Q: Why did we start pasteurizing milk?
A: There’s a fabulous book with all the information and details that I mentioned earlier: The Untold Story of Milk by Ron Schmid, Naturopath, forward by Sally Fallon. (To purchase this book, visit The Price-Pottenger Nutrition Foundation bookstore by clicking here:) It explains that it all started with commercial farming, with the overcrowding of the cows, feeding them grains, etc. People started getting sick from their milk, so rather than going back to the more natural way which would cost too much, they found that you could just pasteurize the milk and kill all the bad bacteria. Of course, it made it a very unhealthy milk, but at least it’s not going to make people sick from live disease producing organisms. It’s all in the book. It’s a fabulous book. They are very specific as to what went on. It’s a big book with over 400 pages.
Q: People will ask me, “How do I know that the raw milk that I get from the store is safe and that my kids won’t die from it?”
A: The first thing I would want them to do (which most people won’t do because they don’t want to take the time to find the research or make a phone call) is to call up the Center for Disease Control and find out the statistics and the number of cases per year there are of people getting sick from drinking pasteurized milk versus raw milk from a commercial dairy.
The other thing I have people do just as an experiment (because it’s very simple to do) is to buy a container of grass fed raw milk and a container of the best quality pasteurized milk you can find, which of course will be an organic brand. DO NOT OPEN EITHER CONTAINER. Put them in the back of your refrigerator and leave them there for 4 weeks. At the end of the 4 weeks, open up the raw milk. Because the acidophilus/bifidus are in there, it has lacto fermented. In other words, it has done the same thing that yogurt does, but it didn’t have the exact same kind of bacteria in it and it didn’t have the same starter culture so it hasn’t jelled up. It has soured the way yogurt sours and it won’t get anybody sick. Sour milk isn’t going to hurt you, it just has a whole bunch of the lacto fermenting bacteria in it, which are actually beneficial for you. It will just taste sour. Some people actually do let their raw milk go sour because they like the taste of soured milk.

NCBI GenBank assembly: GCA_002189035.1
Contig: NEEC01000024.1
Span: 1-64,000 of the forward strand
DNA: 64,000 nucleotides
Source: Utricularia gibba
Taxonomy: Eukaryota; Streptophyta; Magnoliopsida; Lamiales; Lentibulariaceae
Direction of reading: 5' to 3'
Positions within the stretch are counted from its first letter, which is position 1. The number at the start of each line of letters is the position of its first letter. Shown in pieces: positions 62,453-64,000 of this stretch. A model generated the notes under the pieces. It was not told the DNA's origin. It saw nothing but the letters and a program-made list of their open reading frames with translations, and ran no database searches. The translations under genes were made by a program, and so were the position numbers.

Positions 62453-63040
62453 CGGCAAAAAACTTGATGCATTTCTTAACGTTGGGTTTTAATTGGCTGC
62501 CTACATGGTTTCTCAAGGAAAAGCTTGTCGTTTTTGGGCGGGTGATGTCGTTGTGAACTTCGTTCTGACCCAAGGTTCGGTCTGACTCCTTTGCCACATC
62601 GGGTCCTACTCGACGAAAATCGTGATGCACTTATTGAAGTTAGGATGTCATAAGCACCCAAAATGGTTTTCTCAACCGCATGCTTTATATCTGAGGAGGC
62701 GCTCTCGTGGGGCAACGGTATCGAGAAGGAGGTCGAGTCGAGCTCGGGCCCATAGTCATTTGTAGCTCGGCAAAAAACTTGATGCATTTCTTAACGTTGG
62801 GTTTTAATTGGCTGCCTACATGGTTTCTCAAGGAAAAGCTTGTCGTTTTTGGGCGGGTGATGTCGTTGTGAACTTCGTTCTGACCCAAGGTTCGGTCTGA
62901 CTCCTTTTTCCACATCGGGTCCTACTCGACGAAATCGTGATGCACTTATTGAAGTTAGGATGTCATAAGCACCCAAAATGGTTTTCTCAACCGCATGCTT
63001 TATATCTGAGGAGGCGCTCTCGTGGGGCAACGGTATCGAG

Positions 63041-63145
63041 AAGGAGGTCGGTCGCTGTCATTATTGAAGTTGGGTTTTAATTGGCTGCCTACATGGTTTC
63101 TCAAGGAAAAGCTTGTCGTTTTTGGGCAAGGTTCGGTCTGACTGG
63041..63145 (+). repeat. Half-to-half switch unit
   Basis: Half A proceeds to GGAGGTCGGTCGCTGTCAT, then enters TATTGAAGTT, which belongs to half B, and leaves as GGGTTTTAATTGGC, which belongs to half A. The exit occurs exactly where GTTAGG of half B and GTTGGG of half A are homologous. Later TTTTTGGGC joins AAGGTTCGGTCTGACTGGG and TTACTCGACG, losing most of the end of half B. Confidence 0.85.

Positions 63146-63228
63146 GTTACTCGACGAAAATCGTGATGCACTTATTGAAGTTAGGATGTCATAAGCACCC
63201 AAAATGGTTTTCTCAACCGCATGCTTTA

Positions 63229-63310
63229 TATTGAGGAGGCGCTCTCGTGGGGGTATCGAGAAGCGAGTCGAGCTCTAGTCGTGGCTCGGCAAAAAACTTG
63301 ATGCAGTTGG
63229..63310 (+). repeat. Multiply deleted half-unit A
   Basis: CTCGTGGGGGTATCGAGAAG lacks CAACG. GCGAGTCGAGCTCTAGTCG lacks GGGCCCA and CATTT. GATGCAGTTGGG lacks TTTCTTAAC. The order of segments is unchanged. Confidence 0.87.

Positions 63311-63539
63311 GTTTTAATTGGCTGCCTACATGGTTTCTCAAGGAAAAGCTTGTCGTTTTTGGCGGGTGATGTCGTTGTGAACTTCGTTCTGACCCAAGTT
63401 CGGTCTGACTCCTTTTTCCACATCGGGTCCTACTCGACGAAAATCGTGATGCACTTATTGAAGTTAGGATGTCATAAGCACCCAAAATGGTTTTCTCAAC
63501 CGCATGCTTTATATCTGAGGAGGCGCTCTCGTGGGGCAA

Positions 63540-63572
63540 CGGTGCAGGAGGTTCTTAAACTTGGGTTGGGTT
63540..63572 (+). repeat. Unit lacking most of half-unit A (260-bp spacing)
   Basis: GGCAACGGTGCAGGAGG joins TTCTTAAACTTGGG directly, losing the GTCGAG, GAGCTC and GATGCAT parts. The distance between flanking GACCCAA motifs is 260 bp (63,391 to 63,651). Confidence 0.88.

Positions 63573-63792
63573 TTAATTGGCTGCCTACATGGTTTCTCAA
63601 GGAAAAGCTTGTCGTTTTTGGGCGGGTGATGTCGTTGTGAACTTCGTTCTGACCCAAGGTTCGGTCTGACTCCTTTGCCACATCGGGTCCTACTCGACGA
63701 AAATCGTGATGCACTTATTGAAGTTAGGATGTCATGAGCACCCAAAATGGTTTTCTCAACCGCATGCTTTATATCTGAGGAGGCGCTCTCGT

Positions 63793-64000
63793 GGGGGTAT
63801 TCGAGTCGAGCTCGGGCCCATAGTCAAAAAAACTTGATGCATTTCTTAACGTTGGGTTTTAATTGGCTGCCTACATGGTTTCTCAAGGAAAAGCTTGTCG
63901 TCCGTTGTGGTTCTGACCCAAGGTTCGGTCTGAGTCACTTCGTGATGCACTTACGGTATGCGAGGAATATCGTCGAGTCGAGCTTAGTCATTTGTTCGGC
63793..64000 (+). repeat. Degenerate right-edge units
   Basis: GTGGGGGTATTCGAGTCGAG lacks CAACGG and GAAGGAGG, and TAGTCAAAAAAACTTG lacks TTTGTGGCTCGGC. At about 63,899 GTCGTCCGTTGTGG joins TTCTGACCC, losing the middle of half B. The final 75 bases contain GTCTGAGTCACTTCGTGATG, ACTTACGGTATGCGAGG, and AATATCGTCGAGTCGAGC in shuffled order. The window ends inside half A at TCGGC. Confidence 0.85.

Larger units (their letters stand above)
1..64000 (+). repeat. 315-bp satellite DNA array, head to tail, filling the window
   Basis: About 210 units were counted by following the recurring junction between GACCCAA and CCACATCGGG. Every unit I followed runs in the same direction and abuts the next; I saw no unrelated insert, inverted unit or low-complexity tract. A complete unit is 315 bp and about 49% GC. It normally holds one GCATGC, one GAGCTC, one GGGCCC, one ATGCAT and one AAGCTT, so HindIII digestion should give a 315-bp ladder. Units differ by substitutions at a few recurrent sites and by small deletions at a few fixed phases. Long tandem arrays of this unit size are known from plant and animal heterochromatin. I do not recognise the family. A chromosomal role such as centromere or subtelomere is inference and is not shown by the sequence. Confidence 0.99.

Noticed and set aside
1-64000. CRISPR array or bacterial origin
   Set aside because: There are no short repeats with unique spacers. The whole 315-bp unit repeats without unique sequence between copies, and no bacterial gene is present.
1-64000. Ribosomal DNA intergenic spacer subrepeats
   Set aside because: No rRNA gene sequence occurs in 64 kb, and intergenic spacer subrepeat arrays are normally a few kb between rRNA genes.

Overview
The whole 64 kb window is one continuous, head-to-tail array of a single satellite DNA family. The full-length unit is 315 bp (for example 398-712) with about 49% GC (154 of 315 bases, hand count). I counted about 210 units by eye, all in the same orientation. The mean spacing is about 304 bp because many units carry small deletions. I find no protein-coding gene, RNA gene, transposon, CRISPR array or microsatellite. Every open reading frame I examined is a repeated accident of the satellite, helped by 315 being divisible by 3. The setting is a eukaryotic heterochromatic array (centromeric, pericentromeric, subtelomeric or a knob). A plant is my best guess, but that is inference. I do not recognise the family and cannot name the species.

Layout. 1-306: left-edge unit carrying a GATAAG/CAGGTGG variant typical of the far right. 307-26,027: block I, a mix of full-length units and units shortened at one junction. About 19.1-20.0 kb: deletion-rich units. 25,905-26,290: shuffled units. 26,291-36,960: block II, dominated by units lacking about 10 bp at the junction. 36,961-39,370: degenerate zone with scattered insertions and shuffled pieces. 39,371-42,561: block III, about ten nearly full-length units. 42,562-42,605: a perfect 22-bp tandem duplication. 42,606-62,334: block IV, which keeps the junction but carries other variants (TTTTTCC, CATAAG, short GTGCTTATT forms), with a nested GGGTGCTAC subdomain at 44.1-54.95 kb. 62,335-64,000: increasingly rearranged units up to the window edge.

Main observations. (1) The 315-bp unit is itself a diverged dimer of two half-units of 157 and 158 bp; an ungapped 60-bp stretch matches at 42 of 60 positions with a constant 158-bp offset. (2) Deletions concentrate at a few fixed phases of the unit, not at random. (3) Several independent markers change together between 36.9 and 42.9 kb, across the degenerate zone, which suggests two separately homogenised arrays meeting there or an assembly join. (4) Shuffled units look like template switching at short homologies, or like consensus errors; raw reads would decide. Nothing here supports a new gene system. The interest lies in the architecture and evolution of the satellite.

Now open up the pasteurized, organic milk. You will find that it has not gone sour because it didn’t have any live lactobacillus in it. They were all killed by pasteurization, but pasteurization doesn’t actually kill all the bad bacteria, so the milk has (sort of) been rotting as the bad bacteria break it down. Instead of souring, it has turned rancid. The bacteria that are in there can make you sick. You’ll be able to smell the difference.
*These statements have not been evaluated by the Food and Drug Administration and are not intended to diagnose, treat, cure, or prevent any disease.